Mr. Payn had also in his Toyshop 'an Infallible Electuary for Coughs and Colds,' an 'Incomparably Pleasant Tincture to Restore the Sense of Smelling,' and 'an Assured Cure for Leanness,' as well as
'The famous Bavarian Red Liquor:

Which gives such a delightful blushing Colour to the Cheeks of those that are White or Pale, that it is not to be distinguished from a natural fine Complexion, nor perceived to be artificial by the nearest Friend. Is nothing of Paint, or in the least hurtful, but good in many Cases to be taken inwardly. It renders the Face delightfully handsome and beautiful; is not subject to be rubb'd off like Paint, therefore cannot be discovered by the nearest friend. It is certainly the best Beautifier in the World.'

Footnote 1:  So also after the Drury Lane advertisement of the play of the night, is usually advertised: 'This Play is sold by Jacob Tonson,' &c.
return to footnote mark



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A - B - C - D - E - F - G - H - IJ - K - L - M - N - O - P - Q - R - S - T - UV - W - X - Y - Z

Abbey, Westminster 26, 329
Abel Drugger, Ben Jonson's28 Fn. 5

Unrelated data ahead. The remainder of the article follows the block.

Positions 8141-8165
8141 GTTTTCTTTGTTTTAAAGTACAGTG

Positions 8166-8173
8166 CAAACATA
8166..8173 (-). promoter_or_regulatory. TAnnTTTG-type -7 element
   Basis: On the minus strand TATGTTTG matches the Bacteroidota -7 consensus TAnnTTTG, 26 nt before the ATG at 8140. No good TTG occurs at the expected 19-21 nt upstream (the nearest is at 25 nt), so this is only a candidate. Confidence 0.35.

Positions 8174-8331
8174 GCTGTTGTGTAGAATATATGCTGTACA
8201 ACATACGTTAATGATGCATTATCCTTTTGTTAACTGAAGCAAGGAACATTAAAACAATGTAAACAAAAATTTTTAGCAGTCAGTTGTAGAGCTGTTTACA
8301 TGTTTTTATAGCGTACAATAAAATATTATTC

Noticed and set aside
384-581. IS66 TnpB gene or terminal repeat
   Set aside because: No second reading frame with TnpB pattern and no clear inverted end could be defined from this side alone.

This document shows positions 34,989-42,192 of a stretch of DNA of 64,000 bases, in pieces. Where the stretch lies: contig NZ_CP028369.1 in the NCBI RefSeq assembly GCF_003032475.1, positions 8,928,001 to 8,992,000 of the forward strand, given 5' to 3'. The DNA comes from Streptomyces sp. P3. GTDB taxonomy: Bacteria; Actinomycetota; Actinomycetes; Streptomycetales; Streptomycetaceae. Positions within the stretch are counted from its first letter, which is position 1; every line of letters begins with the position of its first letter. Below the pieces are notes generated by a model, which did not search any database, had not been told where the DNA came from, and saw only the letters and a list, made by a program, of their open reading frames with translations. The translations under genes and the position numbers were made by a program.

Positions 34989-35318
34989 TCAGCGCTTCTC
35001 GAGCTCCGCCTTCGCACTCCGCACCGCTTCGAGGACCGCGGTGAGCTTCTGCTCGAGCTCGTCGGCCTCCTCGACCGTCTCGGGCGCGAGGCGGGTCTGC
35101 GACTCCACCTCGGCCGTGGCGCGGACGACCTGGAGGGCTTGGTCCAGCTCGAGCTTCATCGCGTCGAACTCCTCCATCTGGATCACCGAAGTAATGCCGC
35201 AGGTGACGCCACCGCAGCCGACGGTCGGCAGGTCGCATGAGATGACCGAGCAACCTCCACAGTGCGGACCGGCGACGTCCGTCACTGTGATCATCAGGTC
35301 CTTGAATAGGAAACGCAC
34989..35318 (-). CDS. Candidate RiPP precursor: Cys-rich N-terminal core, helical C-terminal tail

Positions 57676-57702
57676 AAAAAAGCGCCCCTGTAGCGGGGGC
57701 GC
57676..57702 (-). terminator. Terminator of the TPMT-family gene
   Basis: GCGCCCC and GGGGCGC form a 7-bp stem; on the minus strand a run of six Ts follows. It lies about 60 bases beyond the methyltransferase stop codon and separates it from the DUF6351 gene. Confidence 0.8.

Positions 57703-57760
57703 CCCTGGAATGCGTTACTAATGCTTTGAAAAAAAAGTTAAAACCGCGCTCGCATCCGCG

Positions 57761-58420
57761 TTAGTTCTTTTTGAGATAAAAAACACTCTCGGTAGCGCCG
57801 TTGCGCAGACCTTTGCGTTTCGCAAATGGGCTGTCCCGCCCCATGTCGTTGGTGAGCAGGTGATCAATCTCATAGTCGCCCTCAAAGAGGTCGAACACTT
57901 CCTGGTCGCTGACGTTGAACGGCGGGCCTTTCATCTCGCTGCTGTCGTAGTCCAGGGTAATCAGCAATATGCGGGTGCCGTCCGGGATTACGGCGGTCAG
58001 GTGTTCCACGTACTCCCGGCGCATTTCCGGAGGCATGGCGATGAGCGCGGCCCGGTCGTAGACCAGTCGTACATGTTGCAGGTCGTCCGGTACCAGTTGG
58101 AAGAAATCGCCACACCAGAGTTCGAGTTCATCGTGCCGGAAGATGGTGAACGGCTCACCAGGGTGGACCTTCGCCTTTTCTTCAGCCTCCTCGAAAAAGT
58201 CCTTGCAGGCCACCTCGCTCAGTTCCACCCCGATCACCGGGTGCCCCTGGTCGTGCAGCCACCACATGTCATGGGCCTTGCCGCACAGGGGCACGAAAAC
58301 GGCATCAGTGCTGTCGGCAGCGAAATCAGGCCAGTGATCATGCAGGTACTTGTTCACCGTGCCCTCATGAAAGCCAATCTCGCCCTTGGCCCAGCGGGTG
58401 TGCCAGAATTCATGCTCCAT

Abigails (male) for ladies 45
Abracadabra 221 Fn. 3
    in love
    of mind

24, 241, 245
Abstinence 174, 195
Academy for Politics305
Acasto, the agreeable man386
Accounts, keeping 174
Acetur's raillery422
Acosta's defence of Jewish ceremonies 213
Acrostics 60 Fn. 4
    of Deformity for the Ugly Club
    of Uniformity, Toleration, Settlement

3 Fns. 3, 4, 5
445 Fn. 1
    the, in an Epic poem
116, 292, 541, 588
Actions 174, 257
Admiration 73, 237, 256, 340, 413
Adrian, Emperor, Pope on his last lines 532
Adversity 237
Advertisements1 2 n., 31 Fn. 1, 46 Fn. 2, 65 Fn. 2, 141 Fn. 2, 156 Fn. 1, 291 Fn. 7, 294 Fn. 2, 332 Fn. 1, 358 Fn. 1, 370 Fn. 6, 462 n., 489 Fn. 4, 514 Fn. 2, 533 Fn. 1, 547 Fn. 1
    to a daughter, George Savile, Lord Halifax's
34, 385, 475, 512
Æneid in rhyme 60
Æschylus, Prometheus Bound of 357 Fn. 5
Æsop17 Fn. 2
    of vice, outlives the practice
35, 38, 150, 205, 284, 404, 408, 460, 515
Affection 449
    not uncharitably to be called a judgment
95, 163, 164, 501
Aganippe, the fountain 514
Age 6, 153, 260, 336
Aglaüs, the happy man610
Agreeable, in conversation, the art of being
280, 386
Alabaster, Dr. 221
Albacinda, the too fair and witty 144
Albertus Magnus 56 Fn. 1